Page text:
The downside to this mountain-bike build and specification is obviously the weight, at 24.5kg the Trekking feels heavier than the other bikes on test, and rightly bills itself as suitable for heavier riders, too. As with the other bikes here, this is only really a problem for smaller riders, or riders needing to take the bike up or down steps regularly. With its bomb-proof build, full guards and heavy-duty rack, the Haibike is the perfect choice for a burly rider or for doomsday preppers, ready to out ride the apocalypse.
Because they’re electrically powered, e-bikes sit in a bit of a gray area between bicycles and motorcycles. While some states have enacted specific legislation to state where electric bikes can and can’t be ridden, in other states outdated laws mean they’re regulated as a moped or motor vehicle which can cause confusion over registration requirements, access to cycling infrastructure and how old you have to be before you can ride one.
A Kalkhoff Pedelec is a lot more than simply bolting a motor onto a great bike. Their electric-assist bicycles utilize a brushless DC motor system that is lightweight, precisely-controlled, efficient, low-maintenance, and reliable. The Panasonic drive system is center drive, meaning that it's designed to be in the middle of the bike for a low center of gravity, stability and an easy integration with the drivetrain. The drive unit is more than just a motor; it also has a torque sensor and controller unit as well - all in the weatherproof casing, surrounding the motor. The torque sensor and the controller senses how hard you're pedaling and adjusts how much assistance the motor gives you through the drive sprocket.

Another great thing about this particular electric bike is that it comes with a Nuvinci shifter and belt drive system. This replaces a traditional derailleur, chain, and cassette. This means there is no need to tune your drivetrain or fix a broken chain. Nuvinci systems are virtually maintenance free, which is great for beginning bike tourists who don’t want to spend half a day figuring out what went wrong with their drivetrain.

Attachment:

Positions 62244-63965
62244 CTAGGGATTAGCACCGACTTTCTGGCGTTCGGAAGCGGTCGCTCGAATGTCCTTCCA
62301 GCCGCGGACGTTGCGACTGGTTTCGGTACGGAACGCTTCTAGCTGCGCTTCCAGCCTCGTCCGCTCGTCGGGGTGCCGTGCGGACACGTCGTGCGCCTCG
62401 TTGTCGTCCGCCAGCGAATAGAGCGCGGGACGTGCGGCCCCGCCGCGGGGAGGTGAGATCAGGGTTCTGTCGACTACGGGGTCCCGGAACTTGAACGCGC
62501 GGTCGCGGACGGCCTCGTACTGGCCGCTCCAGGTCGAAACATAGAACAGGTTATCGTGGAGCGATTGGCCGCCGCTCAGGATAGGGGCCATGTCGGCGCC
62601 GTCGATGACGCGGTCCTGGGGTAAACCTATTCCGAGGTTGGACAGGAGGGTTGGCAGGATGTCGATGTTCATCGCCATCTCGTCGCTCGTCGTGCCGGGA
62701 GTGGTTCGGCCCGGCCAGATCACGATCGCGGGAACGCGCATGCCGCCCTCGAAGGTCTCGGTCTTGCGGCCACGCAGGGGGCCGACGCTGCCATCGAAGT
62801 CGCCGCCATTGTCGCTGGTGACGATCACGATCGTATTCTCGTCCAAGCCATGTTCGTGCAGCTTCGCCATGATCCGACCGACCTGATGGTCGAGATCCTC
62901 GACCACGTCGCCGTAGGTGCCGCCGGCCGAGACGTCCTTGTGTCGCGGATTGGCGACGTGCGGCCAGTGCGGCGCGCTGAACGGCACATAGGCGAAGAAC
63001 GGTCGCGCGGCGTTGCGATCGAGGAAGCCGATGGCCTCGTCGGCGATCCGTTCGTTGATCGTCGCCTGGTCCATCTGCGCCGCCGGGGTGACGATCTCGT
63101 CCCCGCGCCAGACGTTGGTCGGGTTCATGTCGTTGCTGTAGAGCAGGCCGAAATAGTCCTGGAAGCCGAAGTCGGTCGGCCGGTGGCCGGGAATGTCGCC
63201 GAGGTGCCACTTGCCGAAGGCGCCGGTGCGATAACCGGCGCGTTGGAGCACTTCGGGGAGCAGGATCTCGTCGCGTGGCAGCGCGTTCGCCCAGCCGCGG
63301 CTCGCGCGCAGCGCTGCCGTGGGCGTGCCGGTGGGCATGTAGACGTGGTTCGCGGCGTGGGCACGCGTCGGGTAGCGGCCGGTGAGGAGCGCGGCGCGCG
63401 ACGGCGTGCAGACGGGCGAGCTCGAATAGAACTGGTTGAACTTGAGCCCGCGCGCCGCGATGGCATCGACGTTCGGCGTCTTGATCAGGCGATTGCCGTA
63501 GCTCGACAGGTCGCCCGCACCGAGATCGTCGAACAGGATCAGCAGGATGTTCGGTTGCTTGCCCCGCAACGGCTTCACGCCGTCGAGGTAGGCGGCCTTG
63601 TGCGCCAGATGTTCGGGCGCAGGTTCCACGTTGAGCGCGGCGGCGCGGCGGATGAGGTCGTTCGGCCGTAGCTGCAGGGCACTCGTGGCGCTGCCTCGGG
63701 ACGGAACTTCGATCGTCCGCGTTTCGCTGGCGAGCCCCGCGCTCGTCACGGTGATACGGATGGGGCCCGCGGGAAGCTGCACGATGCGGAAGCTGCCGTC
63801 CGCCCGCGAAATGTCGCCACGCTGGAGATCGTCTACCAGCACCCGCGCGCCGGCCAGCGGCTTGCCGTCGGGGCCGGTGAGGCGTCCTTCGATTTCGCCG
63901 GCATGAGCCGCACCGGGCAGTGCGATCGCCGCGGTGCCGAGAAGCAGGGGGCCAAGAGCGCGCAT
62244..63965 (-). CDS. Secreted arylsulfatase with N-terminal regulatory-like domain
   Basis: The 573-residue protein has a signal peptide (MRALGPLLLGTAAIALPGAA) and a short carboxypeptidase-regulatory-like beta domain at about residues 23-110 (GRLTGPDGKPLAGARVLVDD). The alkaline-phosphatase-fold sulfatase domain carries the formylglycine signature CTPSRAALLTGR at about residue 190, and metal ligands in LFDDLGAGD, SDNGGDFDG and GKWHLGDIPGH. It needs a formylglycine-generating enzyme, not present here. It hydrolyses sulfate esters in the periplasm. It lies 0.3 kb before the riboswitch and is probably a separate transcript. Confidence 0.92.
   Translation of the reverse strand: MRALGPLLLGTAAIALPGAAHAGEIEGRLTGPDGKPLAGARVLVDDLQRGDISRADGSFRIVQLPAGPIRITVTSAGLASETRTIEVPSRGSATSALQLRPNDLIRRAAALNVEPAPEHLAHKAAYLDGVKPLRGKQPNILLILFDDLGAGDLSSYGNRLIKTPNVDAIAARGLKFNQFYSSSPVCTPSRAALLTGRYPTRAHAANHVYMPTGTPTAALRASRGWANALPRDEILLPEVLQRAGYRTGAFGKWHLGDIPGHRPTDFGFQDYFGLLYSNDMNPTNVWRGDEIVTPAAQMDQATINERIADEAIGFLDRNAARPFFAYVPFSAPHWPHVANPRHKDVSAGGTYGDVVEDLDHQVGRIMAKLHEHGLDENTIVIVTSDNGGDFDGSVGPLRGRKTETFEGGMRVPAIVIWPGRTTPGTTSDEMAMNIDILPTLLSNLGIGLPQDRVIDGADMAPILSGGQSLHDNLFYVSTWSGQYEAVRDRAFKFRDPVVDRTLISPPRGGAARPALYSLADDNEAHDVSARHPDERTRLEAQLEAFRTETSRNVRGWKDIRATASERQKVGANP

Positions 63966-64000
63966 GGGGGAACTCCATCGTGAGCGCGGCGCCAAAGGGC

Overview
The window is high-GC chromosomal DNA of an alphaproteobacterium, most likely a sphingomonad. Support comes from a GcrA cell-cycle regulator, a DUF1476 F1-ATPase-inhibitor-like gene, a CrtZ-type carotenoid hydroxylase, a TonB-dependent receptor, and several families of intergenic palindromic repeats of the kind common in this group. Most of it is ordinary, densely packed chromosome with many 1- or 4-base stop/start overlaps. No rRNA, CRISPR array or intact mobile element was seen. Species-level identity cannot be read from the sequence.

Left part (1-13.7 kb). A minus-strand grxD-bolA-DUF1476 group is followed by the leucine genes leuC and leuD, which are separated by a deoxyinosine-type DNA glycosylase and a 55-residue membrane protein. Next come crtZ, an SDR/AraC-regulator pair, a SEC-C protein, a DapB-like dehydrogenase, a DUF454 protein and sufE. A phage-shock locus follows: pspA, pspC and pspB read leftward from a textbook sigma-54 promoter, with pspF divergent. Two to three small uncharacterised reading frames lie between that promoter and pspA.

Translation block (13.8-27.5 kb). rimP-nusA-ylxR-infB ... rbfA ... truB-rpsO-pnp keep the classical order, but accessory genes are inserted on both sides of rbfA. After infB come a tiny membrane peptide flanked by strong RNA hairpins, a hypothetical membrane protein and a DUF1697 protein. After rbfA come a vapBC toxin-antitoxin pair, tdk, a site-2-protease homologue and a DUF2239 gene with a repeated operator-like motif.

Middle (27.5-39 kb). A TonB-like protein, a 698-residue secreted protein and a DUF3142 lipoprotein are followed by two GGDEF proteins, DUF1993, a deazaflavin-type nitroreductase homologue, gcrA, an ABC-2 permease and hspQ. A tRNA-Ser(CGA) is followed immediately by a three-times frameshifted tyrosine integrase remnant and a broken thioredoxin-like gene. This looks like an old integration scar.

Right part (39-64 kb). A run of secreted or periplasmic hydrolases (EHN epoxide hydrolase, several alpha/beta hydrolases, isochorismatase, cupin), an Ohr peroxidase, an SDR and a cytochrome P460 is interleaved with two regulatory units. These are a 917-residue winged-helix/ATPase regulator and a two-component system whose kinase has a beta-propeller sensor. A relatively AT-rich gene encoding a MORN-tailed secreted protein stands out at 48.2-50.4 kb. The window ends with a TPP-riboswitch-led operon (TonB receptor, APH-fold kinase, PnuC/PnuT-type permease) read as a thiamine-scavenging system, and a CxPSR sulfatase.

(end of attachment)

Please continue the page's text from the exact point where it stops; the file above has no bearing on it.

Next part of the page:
The eBike stimulates our mobility and is one of the most agile, comfortable and simply smartest vehicles of our time. With positive impact on our health, environment, and society. The modern components and the freedom in design of the Bosch drive systems represent the foundation for a diverse choice from the bike manufacturers - regardless if it is a mountain bike, trekking, city, or a touring bike.
Is it worth $1700? I’ll let you be the judge. I don’t have a lot of experience with commuter ebikes so I don’t know how it compares. I do know that most of the ebike conversions I’ve seen look like science experiments. The Buffalo could pass for a normal bike, and look a little more accessible to a first time ebike user. So, although I’m not planning on riding this, I am planning on using it. So I’ll keep it around for a while and let you guys know what I think long term.